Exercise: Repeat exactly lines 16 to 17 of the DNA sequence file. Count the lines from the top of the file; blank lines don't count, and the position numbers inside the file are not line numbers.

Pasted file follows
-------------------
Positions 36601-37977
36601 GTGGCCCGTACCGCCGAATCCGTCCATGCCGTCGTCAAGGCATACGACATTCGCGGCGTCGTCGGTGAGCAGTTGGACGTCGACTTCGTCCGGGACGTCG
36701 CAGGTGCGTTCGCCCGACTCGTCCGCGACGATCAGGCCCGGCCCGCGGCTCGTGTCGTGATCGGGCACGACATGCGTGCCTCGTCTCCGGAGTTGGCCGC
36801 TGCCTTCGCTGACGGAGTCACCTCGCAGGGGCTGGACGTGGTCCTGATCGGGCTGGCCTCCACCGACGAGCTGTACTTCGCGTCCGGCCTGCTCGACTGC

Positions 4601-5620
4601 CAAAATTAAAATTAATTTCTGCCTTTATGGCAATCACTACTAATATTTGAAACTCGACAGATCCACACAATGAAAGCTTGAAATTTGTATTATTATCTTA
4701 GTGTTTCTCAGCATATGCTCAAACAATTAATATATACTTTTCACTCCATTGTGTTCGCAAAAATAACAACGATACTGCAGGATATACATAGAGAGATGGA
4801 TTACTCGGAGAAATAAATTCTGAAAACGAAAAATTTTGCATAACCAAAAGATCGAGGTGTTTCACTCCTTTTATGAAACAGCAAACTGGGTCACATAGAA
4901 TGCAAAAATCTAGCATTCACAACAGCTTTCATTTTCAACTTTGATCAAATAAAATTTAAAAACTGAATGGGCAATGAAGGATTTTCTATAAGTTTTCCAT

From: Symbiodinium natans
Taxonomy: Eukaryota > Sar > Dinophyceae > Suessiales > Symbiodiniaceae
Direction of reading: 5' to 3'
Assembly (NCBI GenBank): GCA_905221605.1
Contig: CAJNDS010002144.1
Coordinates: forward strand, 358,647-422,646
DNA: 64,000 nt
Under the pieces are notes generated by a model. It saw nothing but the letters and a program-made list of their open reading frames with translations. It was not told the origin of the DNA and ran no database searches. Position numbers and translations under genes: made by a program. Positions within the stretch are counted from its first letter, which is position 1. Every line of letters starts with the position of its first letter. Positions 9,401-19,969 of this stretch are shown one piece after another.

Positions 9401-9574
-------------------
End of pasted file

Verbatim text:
DNA: 64,000 nt
Under the pieces are notes generated by a model. It saw nothing but the letters and a program-made list of their open reading frames with translations. It was not told the origin of the DNA and ran no database searches. Position numbers and translations under genes: made by a program. Positions within the stretch are counted from its first letter, which is position 1. Every line of letters starts with the position of its first letter. Positions 9,401-19,969 of this stretch are shown one piece after another.